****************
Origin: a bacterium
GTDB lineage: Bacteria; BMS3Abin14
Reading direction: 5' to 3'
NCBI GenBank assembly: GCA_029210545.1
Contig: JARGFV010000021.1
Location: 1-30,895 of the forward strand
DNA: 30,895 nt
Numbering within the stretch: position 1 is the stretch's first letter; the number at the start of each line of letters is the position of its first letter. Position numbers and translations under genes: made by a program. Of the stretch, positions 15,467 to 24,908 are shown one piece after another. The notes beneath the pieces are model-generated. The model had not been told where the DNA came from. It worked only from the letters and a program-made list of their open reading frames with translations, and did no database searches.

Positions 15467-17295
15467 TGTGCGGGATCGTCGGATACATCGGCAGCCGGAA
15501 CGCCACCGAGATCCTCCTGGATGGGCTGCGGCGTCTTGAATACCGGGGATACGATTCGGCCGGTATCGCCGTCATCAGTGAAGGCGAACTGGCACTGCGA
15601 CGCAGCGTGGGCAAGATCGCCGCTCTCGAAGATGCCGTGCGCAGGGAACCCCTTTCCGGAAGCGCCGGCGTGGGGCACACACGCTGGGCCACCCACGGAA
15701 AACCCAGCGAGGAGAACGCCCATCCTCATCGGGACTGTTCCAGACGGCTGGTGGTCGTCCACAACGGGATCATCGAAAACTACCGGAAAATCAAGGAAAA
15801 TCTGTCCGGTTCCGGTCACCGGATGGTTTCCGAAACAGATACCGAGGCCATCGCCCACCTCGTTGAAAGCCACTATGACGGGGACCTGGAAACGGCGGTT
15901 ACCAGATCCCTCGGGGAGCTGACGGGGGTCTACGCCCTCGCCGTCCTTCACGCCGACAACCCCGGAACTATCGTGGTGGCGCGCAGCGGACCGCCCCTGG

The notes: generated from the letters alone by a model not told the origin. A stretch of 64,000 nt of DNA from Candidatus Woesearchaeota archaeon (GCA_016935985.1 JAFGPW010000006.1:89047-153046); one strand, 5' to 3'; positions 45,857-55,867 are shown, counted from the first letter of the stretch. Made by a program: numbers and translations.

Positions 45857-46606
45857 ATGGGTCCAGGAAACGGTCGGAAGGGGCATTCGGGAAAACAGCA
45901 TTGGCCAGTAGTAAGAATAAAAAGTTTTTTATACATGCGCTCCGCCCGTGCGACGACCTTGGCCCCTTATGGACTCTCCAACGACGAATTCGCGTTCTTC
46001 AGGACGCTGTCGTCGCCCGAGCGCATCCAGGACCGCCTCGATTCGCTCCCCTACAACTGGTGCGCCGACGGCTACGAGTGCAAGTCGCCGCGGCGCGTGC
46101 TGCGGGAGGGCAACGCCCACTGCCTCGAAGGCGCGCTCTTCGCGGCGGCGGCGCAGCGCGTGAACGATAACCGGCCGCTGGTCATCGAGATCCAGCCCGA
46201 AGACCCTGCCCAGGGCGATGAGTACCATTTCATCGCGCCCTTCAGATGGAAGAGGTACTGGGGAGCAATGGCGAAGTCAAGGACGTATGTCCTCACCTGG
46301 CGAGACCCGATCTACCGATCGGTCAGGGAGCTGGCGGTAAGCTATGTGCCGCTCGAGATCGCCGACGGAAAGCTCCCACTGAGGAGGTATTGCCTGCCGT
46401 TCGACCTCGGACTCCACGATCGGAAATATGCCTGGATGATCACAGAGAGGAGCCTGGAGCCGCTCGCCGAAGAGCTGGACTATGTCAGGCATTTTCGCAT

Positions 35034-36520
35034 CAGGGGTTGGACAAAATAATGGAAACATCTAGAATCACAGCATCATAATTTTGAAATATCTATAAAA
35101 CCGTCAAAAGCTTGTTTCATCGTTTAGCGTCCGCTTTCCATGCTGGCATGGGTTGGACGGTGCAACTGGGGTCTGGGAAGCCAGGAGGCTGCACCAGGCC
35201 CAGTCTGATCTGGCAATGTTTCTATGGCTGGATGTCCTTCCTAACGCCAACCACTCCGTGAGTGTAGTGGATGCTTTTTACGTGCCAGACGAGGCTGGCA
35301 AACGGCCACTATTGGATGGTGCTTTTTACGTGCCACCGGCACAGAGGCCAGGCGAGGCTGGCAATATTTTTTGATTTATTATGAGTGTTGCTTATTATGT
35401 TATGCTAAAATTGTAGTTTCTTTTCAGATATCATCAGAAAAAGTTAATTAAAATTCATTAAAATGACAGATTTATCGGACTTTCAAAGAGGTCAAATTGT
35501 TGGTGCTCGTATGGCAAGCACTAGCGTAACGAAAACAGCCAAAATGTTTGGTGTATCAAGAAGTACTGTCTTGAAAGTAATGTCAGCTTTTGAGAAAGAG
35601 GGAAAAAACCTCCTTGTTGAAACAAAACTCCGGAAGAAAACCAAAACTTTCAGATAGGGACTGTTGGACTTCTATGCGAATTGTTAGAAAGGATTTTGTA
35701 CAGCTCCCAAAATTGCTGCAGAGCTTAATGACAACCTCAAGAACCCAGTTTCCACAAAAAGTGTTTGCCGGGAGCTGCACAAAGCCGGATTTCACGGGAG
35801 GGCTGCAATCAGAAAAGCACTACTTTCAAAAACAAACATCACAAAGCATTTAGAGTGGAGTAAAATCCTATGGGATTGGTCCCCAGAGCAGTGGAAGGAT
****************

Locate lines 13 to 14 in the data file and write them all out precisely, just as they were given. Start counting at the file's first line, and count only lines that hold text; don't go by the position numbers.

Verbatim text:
15701 AACCCAGCGAGGAGAACGCCCATCCTCATCGGGACTGTTCCAGACGGCTGGTGGTCGTCCACAACGGGATCATCGAAAACTACCGGAAAATCAAGGAAAA
15801 TCTGTCCGGTTCCGGTCACCGGATGGTTTCCGAAACAGATACCGAGGCCATCGCCCACCTCGTTGAAAGCCACTATGACGGGGACCTGGAAACGGCGGTT